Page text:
See the full story about this on the improbably named Canoe site.
Schools across the country are taking steps to broaden the appeal of the major. More than a dozen universities have adopted “media computation” programs, a sort of alternate introduction to computer science with a New Media vibe. The classes, which have been launched at schools from the University of San Francisco to Virginia Tech, teach basic engineering using digital art, digital music and the Web. Others are turning to niche fields to attract more students. The California Institute of Technology, which has seen a slight drop in undergraduate computer science majors, has more than made up for the losses by emphasizing the field of bioengineering.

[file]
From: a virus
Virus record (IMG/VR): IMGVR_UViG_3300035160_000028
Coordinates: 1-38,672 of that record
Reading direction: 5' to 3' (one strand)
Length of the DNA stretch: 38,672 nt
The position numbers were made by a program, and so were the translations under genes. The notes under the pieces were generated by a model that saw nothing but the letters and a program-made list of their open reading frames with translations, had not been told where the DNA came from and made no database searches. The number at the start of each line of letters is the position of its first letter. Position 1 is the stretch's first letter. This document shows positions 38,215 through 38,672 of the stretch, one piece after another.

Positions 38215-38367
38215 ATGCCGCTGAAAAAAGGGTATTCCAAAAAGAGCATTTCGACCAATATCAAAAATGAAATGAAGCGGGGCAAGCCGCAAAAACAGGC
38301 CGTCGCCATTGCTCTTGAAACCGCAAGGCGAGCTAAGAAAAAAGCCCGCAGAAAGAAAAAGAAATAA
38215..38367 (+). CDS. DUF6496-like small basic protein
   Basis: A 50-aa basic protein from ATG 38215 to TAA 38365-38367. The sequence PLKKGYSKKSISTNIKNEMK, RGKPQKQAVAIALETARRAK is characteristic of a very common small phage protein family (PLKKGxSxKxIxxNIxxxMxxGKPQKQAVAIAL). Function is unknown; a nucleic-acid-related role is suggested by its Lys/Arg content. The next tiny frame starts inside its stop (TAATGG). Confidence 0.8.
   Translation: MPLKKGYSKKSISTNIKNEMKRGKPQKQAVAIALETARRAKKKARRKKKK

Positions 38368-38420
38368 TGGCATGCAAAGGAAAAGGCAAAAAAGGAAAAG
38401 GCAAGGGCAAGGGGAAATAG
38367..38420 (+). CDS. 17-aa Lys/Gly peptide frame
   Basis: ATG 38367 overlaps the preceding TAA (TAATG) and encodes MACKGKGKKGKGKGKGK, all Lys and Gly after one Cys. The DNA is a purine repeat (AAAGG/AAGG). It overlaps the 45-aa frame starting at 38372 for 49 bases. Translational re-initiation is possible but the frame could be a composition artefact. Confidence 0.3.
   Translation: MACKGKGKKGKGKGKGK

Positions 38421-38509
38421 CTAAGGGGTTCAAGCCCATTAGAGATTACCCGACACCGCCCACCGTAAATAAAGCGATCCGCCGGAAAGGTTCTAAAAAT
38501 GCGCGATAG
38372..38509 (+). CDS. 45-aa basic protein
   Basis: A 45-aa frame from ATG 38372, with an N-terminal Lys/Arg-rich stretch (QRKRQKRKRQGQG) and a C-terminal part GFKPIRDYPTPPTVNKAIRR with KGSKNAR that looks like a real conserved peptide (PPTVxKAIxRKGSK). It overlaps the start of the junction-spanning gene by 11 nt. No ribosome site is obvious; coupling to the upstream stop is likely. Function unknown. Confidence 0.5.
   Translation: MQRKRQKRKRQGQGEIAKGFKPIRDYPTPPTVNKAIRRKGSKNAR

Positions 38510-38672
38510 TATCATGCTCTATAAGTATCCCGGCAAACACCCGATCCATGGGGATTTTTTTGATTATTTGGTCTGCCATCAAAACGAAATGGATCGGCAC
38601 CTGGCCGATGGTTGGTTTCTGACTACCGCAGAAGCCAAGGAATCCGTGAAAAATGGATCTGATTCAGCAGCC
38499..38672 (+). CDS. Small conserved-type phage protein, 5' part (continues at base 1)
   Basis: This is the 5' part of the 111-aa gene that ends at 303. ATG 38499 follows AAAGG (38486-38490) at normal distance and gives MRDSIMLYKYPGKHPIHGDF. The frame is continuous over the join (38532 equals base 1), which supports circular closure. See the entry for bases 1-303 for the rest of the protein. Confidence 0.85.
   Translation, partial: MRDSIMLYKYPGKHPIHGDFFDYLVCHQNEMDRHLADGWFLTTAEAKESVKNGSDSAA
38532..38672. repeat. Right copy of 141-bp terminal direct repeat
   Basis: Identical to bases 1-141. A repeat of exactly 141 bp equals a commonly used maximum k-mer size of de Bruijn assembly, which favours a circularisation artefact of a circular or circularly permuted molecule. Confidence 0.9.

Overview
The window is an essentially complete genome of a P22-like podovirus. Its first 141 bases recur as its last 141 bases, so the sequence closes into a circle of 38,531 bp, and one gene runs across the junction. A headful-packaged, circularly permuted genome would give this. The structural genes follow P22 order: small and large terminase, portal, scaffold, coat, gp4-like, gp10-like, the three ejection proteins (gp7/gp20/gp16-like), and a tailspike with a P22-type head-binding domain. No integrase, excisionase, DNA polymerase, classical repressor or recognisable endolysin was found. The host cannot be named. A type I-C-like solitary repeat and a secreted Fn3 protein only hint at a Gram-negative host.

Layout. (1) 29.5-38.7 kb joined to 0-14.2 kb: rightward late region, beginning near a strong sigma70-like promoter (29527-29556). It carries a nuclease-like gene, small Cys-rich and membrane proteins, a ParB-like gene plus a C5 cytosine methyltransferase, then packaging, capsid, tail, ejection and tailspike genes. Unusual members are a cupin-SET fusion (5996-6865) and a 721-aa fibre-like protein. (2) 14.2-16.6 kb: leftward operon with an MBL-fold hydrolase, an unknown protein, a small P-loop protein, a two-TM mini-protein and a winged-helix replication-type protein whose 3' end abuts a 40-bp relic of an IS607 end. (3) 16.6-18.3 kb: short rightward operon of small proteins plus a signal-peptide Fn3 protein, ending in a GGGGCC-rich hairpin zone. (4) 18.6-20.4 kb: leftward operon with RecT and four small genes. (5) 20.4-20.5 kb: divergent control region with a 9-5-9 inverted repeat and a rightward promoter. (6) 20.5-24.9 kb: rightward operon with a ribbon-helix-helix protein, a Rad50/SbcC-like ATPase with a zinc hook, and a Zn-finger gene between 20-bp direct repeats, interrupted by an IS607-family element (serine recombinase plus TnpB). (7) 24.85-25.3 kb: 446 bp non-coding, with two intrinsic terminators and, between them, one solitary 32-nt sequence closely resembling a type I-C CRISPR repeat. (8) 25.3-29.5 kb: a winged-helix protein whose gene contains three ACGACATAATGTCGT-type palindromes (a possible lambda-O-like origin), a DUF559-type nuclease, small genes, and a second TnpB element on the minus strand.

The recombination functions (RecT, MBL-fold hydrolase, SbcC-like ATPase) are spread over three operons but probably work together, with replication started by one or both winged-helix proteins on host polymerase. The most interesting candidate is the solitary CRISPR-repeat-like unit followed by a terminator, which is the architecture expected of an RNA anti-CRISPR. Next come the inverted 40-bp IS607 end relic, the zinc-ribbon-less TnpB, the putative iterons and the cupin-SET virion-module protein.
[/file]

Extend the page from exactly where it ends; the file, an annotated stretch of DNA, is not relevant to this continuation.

At Georgia Tech, computing professor Tucker Balch says the brain drain is partly the fault of what he calls the “prime number” syndrome. It’s the traditional way to teach computer science students by asking them to write programs that spit out prime numbers, the Fibonacci sequence or other mathematical series. It’s proven a sound way to educate students dead-set on joining the ranks of computer programmers, but it’s also probably scared away more than a few.
This is an angle that some Schools in the UK have taken but not many. Is it just a passing fancy? Looks unlikely – especially with the bioengineering tie-in.
I was also surprised at the statement that there were only 7,800 new Computer science students enrolled in the USA (I assume) last year. What is the UK figure – it can’t be too far behind?